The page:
The above story is based on materials provided by Fox Chase Cancer Center. Note: Materials may be edited for content and length.


Cite This Page:

Fox Chase Cancer Center. "Aspirin reduces the risk of cancer recurrence in prostate cancer patients, study suggests." ScienceDaily. ScienceDaily, 2 May 2011. <www.sciencedaily.com/releases/2011/05/110502092002.htm>.
Fox Chase Cancer Center. (2011, May 2). Aspirin reduces the risk of cancer recurrence in prostate cancer patients, study suggests. ScienceDaily. Retrieved October 1, 2014 from www.sciencedaily.com/releases/2011/05/110502092002.htm
Fox Chase Cancer Center. "Aspirin reduces the risk of cancer recurrence in prostate cancer patients, study suggests." ScienceDaily. www.sciencedaily.com/releases/2011/05/110502092002.htm (accessed October 1, 2014).

Share This



More Health & Medicine News

Wednesday, October 1, 2014

Featured Research

from universities, journals, and other organizations


Featured Videos

from AP, Reuters, AFP, and other news services

Ebola Cases Keep Coming for Monrovia's Island Hospital

Ebola Cases Keep Coming for Monrovia's Island Hospital

AFP (Oct. 1, 2014) A look inside Monrovia's Island Hospital, a key treatment centre in the fight against Ebola in Liberia's capital city. Duration: 00:34 Video provided by AFP
Powered by NewsLook.com
Ebola Puts Stress on Liberian Health Workers

Ebola Puts Stress on Liberian Health Workers

AP (Oct. 1, 2014) The Ebola outbreak is putting stress on first responders in Liberia. Ambulance drivers say they are struggling with chronic shortages of safety equipment and patients who don't want to go to the hospital. (Oct. 1) Video provided by AP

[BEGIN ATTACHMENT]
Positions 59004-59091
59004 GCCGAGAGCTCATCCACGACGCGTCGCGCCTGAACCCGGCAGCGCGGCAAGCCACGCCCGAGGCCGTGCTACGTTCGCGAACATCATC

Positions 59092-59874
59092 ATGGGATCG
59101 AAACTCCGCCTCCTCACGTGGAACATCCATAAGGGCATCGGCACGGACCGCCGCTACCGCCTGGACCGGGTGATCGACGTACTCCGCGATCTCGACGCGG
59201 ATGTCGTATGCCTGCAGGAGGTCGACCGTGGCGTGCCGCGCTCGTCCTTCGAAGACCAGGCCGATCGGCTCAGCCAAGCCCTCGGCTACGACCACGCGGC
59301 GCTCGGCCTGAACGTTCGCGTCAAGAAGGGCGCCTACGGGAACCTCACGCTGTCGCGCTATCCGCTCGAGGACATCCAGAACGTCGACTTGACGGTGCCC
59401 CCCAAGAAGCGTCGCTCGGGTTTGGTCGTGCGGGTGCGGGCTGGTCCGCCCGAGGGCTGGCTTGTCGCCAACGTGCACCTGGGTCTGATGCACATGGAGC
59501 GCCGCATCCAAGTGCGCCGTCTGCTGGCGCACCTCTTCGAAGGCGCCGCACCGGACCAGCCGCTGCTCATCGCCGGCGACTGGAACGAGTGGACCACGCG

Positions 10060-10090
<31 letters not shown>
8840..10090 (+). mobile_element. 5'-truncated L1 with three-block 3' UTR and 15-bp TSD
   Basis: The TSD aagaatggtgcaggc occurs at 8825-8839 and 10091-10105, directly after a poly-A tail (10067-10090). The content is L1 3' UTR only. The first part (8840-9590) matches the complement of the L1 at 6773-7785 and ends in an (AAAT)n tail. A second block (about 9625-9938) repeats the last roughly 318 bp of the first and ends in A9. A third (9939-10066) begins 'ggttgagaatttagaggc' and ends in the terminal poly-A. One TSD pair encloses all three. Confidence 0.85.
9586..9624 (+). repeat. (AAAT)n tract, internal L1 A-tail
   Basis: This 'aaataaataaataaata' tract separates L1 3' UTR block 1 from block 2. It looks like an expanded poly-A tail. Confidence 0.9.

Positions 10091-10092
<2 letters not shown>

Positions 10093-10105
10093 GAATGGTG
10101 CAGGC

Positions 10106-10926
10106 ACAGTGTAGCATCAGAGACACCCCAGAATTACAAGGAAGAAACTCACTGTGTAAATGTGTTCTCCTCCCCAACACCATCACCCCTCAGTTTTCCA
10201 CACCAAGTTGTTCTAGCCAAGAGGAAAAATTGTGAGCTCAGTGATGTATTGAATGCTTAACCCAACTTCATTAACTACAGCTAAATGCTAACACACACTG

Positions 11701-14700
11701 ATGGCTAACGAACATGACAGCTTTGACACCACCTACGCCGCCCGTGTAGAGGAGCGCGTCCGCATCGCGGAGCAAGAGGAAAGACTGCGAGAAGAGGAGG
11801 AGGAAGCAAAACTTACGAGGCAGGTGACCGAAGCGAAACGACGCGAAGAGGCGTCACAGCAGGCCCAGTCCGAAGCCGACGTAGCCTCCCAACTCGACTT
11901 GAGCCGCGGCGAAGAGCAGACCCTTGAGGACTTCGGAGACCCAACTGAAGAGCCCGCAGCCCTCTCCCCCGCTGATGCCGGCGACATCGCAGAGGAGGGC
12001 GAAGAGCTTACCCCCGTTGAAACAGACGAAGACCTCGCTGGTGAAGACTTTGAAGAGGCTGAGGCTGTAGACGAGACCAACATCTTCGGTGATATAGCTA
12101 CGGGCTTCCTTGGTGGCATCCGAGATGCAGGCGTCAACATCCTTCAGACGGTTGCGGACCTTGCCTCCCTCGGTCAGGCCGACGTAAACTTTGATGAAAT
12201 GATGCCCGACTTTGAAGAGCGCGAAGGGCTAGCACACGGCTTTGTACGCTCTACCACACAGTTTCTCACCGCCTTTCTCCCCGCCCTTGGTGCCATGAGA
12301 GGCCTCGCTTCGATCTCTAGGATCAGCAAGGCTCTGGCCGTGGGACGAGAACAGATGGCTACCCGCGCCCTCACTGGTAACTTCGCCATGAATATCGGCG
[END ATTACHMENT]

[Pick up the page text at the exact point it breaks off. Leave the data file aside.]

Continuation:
Powered by NewsLook.com
Doctors Reassure Public Ebola Patient Won't Cause Outbreak

Doctors Reassure Public Ebola Patient Won't Cause Outbreak

Newsy (Sep. 30, 2014) After the announcement that the first U.S. patient had been diagnosed with Ebola, doctors were quick to say a U.S. outbreak is highly unlikely. Video provided by Newsy
Powered by NewsLook.com
TX Hospital Confirms Patient Admitted With Ebola

TX Hospital Confirms Patient Admitted With Ebola

AP (Sep. 30, 2014) Medical officials from Texas Health Presbyterian Hospital confirm they are treating a patient with the Ebola virus, the first case found in the US. (Sept. 30 Video provided by AP
Powered by NewsLook.com

Search ScienceDaily

Number of stories in archives: 140,361

Find with keyword(s):
Enter a keyword or phrase to search ScienceDaily for related topics and research stories.

Save/Print:
Share:

Breaking News:

Strange & Offbeat Stories


Health & Medicine

Mind & Brain

Living & Well

In Other News

... from NewsDaily.com

Science News

Health News

Environment News

Technology News



Save/Print:
Share:

Free Subscriptions


Get the latest science news with ScienceDaily's free email newsletters, updated daily and weekly. Or view hourly updated newsfeeds in your RSS reader:

Get Social & Mobile


Keep up to date with the latest news from ScienceDaily via social networks and mobile apps:

Have Feedback?


Tell us what you think of ScienceDaily -- we welcome both positive and negative comments. Have any problems using the site? Questions?
Mobile: iPhone Android Web
Follow: Facebook Twitter Google+
Subscribe: RSS Feeds Email Newsletters
Latest Headlines Health & Medicine Mind & Brain Space & Time Matter & Energy Computers & Math Plants & Animals Earth & Climate Fossils & Ruins